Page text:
Light moves: contemporary Australian video art
1 Jul 2016 -
20 Aug 2016
Light moves presents projected and screen-based works by internationally recognised contemporary Australian artists which explore the body performing in a range of real and imagined spaces.
Drawing on work acquired over the last three years for the National Collection of Australia, the seven works featured in Light moves explore the possibilities of movement, in most cases the body moving in space, in contemporary video.
Each is an example of contemporary storytelling, inviting viewers to think about the place and significance of real bodies in a contemporary world. A world which is increasingly digitised, where many interactions happen in virtual spaces and online. The exhibition is on tour from the National Gallery of Australia.
New Zealand born Daniel Crooks is interested in the manipulation of time and space, taking small slivers of video sequences and stretching them across the frame, creating fluid, abstract fields of colour. He uses an array of stop-motion animation, time-lapse and precision camera motion control techniques to create his distinctive ‘time-slice’ imaging process which has slivers of images stretched and transformed into abstract amoebic forms. His work Pan no. 9 (Dopplegänger) 2012 is a large projected work showing an athletic young man shadowboxing in a gym, moving both toward and away from viewers.
New Zealand born Hayden Fowler grew up observing animals on his grandparents’ farm and initially studied biology, focusing on animal behaviour. His work looks primarily at the suppressed emotions of loss that arise from our alienation from nature. New world order (from the series New romantic 2013) is a large projection where Fowler has painstakingly constructed elaborate sets in his studio and populated them with birds.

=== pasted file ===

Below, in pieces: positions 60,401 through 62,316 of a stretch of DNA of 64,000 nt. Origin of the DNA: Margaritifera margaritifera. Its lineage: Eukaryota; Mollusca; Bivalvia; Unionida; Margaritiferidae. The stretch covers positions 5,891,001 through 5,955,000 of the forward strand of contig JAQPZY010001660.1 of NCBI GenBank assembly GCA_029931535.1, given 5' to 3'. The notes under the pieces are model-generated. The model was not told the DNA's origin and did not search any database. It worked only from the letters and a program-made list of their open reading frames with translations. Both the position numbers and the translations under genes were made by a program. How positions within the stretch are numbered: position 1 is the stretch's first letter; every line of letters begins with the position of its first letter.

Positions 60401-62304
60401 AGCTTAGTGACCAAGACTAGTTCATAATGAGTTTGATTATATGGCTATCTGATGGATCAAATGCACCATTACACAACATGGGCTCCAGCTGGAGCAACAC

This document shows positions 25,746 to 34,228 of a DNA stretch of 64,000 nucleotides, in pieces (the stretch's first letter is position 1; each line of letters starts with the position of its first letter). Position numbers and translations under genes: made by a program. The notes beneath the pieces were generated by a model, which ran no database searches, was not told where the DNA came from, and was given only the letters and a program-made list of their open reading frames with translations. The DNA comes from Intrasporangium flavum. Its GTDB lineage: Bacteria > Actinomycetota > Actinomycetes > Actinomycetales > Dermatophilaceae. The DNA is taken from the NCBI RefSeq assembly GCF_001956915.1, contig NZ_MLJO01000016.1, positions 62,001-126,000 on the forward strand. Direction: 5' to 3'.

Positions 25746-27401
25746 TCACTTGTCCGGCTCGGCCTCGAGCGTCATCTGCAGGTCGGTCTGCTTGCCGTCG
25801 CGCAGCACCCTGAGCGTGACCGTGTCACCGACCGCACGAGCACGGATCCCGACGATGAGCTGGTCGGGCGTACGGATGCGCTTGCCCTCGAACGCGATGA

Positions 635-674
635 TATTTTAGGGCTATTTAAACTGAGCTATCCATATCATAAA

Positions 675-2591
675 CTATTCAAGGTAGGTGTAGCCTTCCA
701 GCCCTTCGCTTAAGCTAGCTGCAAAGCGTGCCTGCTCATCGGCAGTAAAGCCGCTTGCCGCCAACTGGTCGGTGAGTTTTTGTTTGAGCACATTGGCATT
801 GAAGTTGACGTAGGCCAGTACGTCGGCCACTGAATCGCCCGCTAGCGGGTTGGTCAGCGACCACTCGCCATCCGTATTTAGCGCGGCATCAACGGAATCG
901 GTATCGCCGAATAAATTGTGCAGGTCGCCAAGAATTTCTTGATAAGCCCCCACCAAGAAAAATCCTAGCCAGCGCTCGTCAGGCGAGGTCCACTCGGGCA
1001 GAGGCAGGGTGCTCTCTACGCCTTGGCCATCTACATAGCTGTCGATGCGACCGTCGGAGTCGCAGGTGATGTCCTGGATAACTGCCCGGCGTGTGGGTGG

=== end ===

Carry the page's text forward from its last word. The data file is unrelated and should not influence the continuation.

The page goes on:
Shaun Gladwell is a champion skateboarder and internationally successful Australian multimedia artist. The six monitors presenting his work Centred Pataphysical suite (2009) shows Gladwell and four other performers – each an expert in skateboarding, breakdancing, classical dancing, capoeira or BMX riding – revolving like a dervish around various still points and structures in urban settings.
Gabriella and Silvana Mangano are sisters who undertook an International Studio and Curatorial Program residency in New York. In unfamiliar territory, but hugely symbolic as an art world capital, they set out to understand and become part of the city by walking the streets and gathering abandoned objects of different sizes, shapes and weights. The nine videos that make up Performance compositions for sculpture (1-9) show the objects manipulated by hands and limbs, with objects becoming elements of abstract composition.
David Rosetzky’s works explore identity, subjectivity and relationships and bring together elements of theatre, film, performance art and dance. For Half Brother (2013), Rosetzky collaborated with renowned choreographer Jo Lloyd and well-known dancers Gideon Obarzanek (founder of the contemporary dance group Chunky Move) and two eminent members of the company, Alisdair Macindoe and Josh Mu.
Julie Rrap has continually challenged societal norms about the body and gender, and asks questions about the place of women and women’s bodies in art history. Her work scape artist: castaway (2009), is a self-portrait where we see the artist in a physically challenging situation, entangled within overlapping planks of wood. The movement morphs from one pose to the next as the artist struggles within the wood that contains her.
Christian Thompson is a member of the Bidjara people; his work focuses on the exploration of identity, sexuality, gender, race and memory. The warm, golden palette which provides the backdrop for Thompson’s video HEAT (2010) combines with the effect of wind to evoke the desert heat of the central areas of Queensland – especially Thompson’s father’s country, where he spent time in his youth.